Ever since the EEA Agreement entered into force in 1994, Iceland, Liechtenstein and Norway have contributed to social and economic progress in selected countries of the EEA. The contributions have been channelled through different funding schemes, namely the Financial Mechanism (1994–1998), the Financial Instrument (1999–2003) and the EEA and Norway Grants (2004-2009, 2009-2014, 2014-2021).
The European Economic Area (EEA) binds together the 27 EU Member States and Iceland, Liechtenstein and Norway as equal partners in the internal market. Citizens of all EEA countries have the same rights and obligations when it comes to trade and investment, banking and insurance, and buying and selling services. They have the same right to work, study and live in any EEA Member State. The Agreement also covers cooperation in other important areas such as research and innovation, education, culture, civil society and the environment.
Since the EU enlargement in 2004, the contributions are made available through two separate mechanisms: the EEA Grants and the Norway Grants. The EEA Grants are financed by the three Donor States Iceland, Liechtenstein and Norway, whereas the Norway Grants are solely financed by Norway. The Donor States contribute according to their GDP. In the current funding period 2014-2021, Norway provides approximately 94.4%, Iceland 4.2% and Liechtenstein 1.3% of the total budget allocated to the EEA Grants (average figures based on allocations in the period 2014-2020). Norway Grants are 100% financed by Norway.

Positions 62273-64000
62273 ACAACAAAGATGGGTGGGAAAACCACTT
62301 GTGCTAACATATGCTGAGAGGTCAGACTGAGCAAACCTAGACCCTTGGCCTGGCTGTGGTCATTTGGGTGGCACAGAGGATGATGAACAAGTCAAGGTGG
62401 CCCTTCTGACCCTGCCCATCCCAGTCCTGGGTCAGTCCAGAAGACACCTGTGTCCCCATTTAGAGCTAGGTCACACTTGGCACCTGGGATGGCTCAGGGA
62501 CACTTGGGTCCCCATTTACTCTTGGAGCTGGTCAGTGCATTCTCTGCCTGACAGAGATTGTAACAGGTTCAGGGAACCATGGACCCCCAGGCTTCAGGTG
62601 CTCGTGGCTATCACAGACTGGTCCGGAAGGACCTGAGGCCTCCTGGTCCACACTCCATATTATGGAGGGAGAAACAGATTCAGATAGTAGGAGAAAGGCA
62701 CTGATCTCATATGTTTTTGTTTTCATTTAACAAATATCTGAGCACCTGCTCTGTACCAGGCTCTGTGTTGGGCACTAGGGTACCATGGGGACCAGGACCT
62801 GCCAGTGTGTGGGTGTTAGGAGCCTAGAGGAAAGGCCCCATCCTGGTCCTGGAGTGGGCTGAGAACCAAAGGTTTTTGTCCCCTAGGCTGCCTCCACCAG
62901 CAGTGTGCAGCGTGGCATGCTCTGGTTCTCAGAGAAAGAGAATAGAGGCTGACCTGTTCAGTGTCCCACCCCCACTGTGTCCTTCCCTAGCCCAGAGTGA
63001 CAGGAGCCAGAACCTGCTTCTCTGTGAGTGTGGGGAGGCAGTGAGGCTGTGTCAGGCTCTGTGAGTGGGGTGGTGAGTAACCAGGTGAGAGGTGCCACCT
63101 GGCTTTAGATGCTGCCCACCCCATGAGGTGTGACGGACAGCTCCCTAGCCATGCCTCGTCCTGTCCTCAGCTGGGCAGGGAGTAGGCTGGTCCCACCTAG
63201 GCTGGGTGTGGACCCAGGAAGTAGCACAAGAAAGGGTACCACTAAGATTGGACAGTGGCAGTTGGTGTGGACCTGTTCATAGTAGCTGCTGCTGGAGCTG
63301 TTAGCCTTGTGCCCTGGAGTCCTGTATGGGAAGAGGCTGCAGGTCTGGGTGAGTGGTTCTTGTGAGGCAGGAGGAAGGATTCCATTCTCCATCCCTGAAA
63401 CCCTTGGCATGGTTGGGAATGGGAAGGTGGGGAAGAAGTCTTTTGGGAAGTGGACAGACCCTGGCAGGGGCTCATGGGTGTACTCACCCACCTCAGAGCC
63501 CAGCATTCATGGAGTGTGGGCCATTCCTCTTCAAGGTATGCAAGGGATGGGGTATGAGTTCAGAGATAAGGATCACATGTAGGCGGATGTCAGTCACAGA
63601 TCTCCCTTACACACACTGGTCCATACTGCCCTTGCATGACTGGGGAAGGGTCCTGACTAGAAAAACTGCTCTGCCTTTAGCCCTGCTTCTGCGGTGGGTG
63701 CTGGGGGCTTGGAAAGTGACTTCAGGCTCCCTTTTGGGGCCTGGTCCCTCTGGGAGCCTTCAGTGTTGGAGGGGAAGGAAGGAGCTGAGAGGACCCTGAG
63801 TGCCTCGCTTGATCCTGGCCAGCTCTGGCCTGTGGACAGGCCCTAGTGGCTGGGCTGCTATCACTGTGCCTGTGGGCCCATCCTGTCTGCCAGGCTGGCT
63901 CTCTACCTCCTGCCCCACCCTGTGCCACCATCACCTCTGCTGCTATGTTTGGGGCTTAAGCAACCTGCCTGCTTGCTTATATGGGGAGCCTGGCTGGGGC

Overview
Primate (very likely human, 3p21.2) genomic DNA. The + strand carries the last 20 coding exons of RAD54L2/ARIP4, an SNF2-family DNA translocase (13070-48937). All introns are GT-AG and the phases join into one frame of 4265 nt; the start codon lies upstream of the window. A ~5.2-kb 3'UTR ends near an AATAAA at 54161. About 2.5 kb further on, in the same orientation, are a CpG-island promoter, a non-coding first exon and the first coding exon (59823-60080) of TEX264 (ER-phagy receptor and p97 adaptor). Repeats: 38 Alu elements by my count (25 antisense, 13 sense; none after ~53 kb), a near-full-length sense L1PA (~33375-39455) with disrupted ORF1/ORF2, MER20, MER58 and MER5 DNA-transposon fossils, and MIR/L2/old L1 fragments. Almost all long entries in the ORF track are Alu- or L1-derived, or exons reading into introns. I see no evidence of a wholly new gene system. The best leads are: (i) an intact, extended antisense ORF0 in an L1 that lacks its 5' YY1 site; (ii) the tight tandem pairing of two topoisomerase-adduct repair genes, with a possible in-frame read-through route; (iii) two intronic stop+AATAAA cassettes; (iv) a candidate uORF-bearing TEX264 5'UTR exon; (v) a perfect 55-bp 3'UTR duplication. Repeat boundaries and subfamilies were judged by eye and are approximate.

Eligibility for the EEA and Norway Grants mirrors the criteria set for the EU Cohesion Fund aimed at EU Member States where the Gross National Income (GNI) per inhabitant is less than 90% of the EU average. Bulgaria, Croatia, Cyprus, Czechia, Estonia, Greece, Hungary, Latvia, Lithuania, Malta, Poland, Portugal, Romania, Slovakia and Slovenia are eligible under the current mechanisms. Countries that have entered the EU before 2004 are exempt from receiving funding under the Norway Grants; Greece and Portugal therefore only receive funding from the EEA Grants.
In the current funding period, allocations are directed to five priority sectors in the 15 Beneficiary States. Country allocations are based on population size and GDP per capita, making Poland the largest Beneficiary State, followed by Romania and Bulgaria.
The 2014-2021 funding period builds on solid results achieved in the last funding period. During the 2009-2014 funding period, 1.8 billion euros were allocated to over 7 000 projects across 16 Beneficiary States. Below is a snapshot of our achievements: